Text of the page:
Six years after its passage, the ACA continues to be a hot-button HR item. With the level of regulatory attention required to run through the ACA compliance gauntlet, it's easy to fall prey to the inaccuracies and myths associated with it. Some are half-truths, others are based on aspects of the law that have since been changed and some are completely unfounded.
Here are a few of the ACA myths surrounding employer-sponsored health insurance and ACA compliance:
All Employers Are Required to Provide Health Insurance to Their Workers
The penalty for not offering coverage only applies to mid-sized and large employers, who overwhelmingly already offered health insurance before the ACA was implemented. There's no requirement at all for employers with 49 or fewer full-time and full-time equivalent (FTE) employees to offer coverage. The ACA's penalty applies to employers with 50 or more full-time and FTE employees if their full-time (30+ hours per week) employees aren't offered affordable, minimum value health insurance and any of them end up getting subsidized coverage in the exchange. But if workers are paid so well that they don't qualify for subsidies in the exchange, for example, no penalty would be triggered, even if the employer doesn't offer coverage.
Employers Are Required to Pay for Coverage for Employees' Spouses
The ACA requires large employers to offer coverage (but not necessarily pay for it) to employees' dependents, but spouses are not considered dependents. Most large employers do offer coverage for spouses, but they are not required to do so, and if they do, they're not required to pay for it. Employers are also within their rights to add surcharges for spouses who have access to their own plan elsewhere, but choose to be added to their spouse's plan instead.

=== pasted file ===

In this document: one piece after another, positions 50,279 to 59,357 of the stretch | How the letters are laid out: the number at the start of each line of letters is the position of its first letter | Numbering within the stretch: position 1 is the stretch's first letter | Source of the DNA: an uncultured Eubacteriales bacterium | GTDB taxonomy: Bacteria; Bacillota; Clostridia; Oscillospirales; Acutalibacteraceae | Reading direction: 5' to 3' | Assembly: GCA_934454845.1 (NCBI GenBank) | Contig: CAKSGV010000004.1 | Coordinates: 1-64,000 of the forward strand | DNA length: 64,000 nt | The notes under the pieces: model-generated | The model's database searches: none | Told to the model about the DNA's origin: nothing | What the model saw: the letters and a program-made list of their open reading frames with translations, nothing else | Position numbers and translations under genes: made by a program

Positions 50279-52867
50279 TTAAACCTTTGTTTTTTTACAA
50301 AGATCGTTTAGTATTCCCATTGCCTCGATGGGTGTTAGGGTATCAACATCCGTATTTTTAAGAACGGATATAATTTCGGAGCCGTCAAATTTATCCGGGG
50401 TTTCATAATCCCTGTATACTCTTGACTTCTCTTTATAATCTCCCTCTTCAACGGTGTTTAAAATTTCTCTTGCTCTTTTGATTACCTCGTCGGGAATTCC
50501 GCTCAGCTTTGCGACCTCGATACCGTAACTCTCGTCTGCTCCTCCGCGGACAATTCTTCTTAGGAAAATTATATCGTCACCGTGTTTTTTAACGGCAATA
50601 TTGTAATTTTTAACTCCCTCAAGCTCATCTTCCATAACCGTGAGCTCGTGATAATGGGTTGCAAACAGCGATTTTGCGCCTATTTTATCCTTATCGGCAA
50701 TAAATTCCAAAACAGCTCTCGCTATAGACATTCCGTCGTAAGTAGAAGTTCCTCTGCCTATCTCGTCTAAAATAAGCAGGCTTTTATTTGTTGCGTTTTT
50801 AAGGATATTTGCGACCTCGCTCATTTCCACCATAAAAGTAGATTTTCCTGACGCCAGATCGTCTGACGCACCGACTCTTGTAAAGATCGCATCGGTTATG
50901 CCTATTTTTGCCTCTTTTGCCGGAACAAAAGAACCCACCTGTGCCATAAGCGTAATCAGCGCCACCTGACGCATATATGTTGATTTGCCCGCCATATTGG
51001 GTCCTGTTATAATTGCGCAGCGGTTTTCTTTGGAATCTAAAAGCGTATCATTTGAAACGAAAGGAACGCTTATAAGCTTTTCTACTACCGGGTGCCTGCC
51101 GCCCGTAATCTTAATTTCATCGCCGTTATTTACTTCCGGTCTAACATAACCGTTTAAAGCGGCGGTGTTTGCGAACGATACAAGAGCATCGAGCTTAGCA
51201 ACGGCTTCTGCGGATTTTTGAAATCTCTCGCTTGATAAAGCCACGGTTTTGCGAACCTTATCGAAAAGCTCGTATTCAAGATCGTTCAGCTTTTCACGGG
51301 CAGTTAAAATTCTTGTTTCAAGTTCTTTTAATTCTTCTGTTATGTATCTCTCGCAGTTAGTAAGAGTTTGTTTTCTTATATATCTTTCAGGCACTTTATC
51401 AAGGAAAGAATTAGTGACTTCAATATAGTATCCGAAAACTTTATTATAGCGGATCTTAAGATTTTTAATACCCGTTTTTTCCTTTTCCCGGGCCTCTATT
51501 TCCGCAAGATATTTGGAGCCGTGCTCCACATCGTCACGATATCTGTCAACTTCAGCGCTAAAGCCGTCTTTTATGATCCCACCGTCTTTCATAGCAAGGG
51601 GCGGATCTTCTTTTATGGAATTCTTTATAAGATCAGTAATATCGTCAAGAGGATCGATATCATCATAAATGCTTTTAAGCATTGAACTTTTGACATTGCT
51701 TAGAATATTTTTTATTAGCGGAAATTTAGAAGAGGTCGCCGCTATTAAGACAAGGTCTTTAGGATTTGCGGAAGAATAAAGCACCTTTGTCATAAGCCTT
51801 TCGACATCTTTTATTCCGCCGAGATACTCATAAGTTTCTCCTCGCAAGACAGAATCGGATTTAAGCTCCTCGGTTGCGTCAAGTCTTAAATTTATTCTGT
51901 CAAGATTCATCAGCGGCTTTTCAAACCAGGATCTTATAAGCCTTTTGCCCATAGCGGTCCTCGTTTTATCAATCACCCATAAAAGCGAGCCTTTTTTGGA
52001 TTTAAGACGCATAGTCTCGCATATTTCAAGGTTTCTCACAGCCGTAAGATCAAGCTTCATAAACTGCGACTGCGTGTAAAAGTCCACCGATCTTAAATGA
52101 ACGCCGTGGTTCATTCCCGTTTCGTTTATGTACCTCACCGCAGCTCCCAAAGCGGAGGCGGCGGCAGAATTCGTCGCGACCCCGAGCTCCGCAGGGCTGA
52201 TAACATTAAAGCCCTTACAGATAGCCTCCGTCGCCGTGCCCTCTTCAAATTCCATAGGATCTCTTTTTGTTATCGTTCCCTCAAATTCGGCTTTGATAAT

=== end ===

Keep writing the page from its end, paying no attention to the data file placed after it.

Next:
The ACA Requires Employers to Pay a Larger Share of Their Employees' Premiums
Depending on how much the employer was paying in the past, and how many employees there are, this may or may not be true. There are several factors involved:
- If your business has fewer than 25 FTE employees and is eligible to receive the small business health insurance tax credit, you have to pay at least 50 percent of your employees' premiums in order to get the tax credit. This is based on the premiums for just the employees, not necessarily their family members who may be covered under the plan, as well. Note that employers of this size are not required to offer coverage at all under the ACA.
- If you have at least 50 FTE employees and are thus required by the ACA to offer coverage to your employees, you must ensure that the coverage you're offering is considered affordable under the law's definitions. For 2016, that means the employee's share of premiums cannot exceed 9.66 percent of their household income (increasing to 9.69 percent in 2017), according to the IRS. Since employers don't typically have access to employees' household income, the safe harbor calculation involves making sure that the employee's portion of the premium doesn't exceed 9.66 percent of the employee's income. So the percentage of premiums that the employer must pay to avoid triggering the penalty depends on how much the coverage costs, and how much an employee earns.
- Your health insurance carrier or plan administrator likely has a requirement that the employer pay at least a certain percentage (say 50 or 75 percent) of employees' premiums in order to ensure plan participation, but this type of requirement predates the ACA.
ACA Health Plans Are Government Run
The government plays a more significant role in regulating health insurance than it did prior to the ACA; health insurers and employers must ensure that they're in compliance with all applicable regulations. But the health plans themselves continue to be operated privately, and the ACA did not add any new government-run health plans. The ACA has built upon prior laws (including ERISA, COBRA and HIPAA) to enhance regulatory oversight and legal requirements for health insurers and employers. But health coverage continues to be privately issued or provided by a self-insured employer.
These are just a few of the ACA myths circulating out there. By learning as much as possible about how the law works, and its lesser-known quirks, you will be well positioned to separate fact from fiction.
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